Frustrated lawmakers report to Frankfort, Stumbo ducks for cover amid Beshear vs. Williams squabble
04/16/2012 04:38 PM
The House of Representatives kicked off the 2012 Special Legislative Session Monday afternoon amid frustration among representatives, while House Speaker Greg Stumbo wasn’t exactly relishing the chance to play arbitrator between Governor Steve Beshear and Senate President David Williams.
“Sometimes when you’re not getting shot at it’s better just to stay behind the rock and not stick your head up,” Stumbo, D-Prestonsburg, told Pure Politics on how he’s handling the very public war of words between Gov. Beshear and Senator Williams.
Gov. Steve Beshear called lawmakers back to Frankfort to take up two pieces of unfinished legislation from the 60-day special session that ended in gridlock. . Beshear wants lawmakers to pass the transportation project funding bill and a bill aimed at cracking down on prescription pill abuse.
The minimum time for the special session is five days.
The House re-introduced the “pill mill bill” Monday in the original form of House Bill 4 from the regular session. It requires prescribers of certain pain medications run a KASPER monitoring check before they can write a prescription. The return to the original legislation could become a sticking point between the two chambers with a short window to work out the differences.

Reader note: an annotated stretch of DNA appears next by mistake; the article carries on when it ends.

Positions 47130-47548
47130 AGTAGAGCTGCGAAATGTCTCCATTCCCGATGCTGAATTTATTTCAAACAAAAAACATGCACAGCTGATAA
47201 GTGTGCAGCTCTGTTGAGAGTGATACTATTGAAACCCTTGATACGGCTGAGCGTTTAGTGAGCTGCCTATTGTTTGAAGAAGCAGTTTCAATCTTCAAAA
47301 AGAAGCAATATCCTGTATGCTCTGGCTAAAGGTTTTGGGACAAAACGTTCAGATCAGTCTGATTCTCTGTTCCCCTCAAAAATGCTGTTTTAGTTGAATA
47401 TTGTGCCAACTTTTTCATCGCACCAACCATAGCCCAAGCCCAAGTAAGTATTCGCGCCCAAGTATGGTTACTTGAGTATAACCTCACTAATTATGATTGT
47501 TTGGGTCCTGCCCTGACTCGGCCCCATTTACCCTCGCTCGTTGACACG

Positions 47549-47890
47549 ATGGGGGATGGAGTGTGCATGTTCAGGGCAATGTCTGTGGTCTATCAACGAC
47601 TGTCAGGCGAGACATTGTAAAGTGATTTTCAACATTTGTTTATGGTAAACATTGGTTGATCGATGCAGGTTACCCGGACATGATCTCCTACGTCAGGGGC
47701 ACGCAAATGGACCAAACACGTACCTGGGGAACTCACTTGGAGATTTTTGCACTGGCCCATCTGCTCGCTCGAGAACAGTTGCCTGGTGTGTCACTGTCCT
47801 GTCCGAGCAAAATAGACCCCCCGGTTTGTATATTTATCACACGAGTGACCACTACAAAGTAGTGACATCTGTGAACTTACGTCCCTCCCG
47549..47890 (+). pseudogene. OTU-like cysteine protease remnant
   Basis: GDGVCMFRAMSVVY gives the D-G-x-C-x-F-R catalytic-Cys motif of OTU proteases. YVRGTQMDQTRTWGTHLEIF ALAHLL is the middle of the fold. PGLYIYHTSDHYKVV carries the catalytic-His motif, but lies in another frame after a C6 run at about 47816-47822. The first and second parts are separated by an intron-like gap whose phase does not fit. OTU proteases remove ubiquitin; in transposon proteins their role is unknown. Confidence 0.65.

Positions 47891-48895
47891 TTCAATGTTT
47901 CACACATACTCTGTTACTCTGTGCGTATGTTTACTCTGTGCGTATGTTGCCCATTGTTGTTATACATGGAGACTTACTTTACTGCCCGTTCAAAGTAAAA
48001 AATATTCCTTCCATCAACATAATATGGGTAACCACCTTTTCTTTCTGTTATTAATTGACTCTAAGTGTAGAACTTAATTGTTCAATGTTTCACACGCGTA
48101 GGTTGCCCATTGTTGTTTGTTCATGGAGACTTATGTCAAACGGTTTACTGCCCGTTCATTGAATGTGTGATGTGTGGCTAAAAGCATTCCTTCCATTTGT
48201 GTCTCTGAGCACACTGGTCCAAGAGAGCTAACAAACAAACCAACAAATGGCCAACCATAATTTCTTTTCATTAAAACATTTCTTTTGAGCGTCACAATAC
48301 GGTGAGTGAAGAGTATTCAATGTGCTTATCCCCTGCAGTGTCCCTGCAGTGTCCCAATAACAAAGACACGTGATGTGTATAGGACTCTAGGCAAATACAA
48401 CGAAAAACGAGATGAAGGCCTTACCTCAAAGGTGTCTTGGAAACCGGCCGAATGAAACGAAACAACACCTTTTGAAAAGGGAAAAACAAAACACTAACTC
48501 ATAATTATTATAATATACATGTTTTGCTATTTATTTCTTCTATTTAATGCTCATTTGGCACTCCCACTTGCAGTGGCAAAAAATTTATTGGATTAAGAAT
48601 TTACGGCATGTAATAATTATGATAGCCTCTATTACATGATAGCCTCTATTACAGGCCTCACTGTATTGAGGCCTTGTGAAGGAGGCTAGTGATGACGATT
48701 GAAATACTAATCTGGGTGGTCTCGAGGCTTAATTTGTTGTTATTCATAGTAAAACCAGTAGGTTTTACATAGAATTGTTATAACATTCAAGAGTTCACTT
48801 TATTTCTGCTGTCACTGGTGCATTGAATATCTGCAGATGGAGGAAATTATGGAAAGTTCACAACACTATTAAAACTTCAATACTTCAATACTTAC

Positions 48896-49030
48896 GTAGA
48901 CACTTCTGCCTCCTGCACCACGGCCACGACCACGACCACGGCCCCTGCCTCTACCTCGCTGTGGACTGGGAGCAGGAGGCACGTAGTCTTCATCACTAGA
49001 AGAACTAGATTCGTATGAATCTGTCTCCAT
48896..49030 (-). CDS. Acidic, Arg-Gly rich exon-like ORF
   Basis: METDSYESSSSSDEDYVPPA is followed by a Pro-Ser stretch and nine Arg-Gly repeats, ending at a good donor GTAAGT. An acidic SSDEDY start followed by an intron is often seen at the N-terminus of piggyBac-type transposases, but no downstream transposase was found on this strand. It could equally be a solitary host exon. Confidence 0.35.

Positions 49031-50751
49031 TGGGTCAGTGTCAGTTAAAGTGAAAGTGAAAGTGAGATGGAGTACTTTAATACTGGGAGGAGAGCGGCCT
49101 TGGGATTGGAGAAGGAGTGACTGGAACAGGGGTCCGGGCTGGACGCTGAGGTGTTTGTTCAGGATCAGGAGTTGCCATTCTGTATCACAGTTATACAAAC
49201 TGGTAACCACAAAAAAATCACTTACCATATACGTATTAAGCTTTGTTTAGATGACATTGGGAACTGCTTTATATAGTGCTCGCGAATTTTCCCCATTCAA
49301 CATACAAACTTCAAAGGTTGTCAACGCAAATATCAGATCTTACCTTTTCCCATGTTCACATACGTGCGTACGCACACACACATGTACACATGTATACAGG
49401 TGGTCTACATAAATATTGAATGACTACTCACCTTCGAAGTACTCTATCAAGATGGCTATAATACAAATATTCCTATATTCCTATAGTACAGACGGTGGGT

The House also plans to send the Senate the transportation funding bill that House and Senate leaders agreed to but that stalled in the Senate in the final hours of the regular session on Thursday.
Meanwhile lawmakers in the House Representatives are not happy at having to return to Frankfort for a special session.
Long-time lawmakers said they had hoped special sessions would become a rare occurrence after voters signed off on a constitutional change to allow annual sessions more than a decade ago. Instead, this is the seventh consecutive year the General Assembly has needed a special session and it has mostly served as overtime for lawmakers to finish crucial work that was left undone during the regular session.
“Having a special session just to complete work that should have been done during the context of the original session is really pretty sad,” said Rep. Arnold Simpson a democrat from Covington.
Much of the finger-pointing from Thursday was between Democratic Gov. Steve Beshear and Republican Senate President David Williams.
That left House Democrats in an awkward and frustrating position of standing with the governor of their own party while knowing the they would have to be back negotiating all over again with Williams.
“There’s really no reason for us to be here,” Rep. Bob Damron, the House Democratic caucus chairman from Nicholasville, said about the special session after voicing his frustration with how things went on the last regular legislative day.
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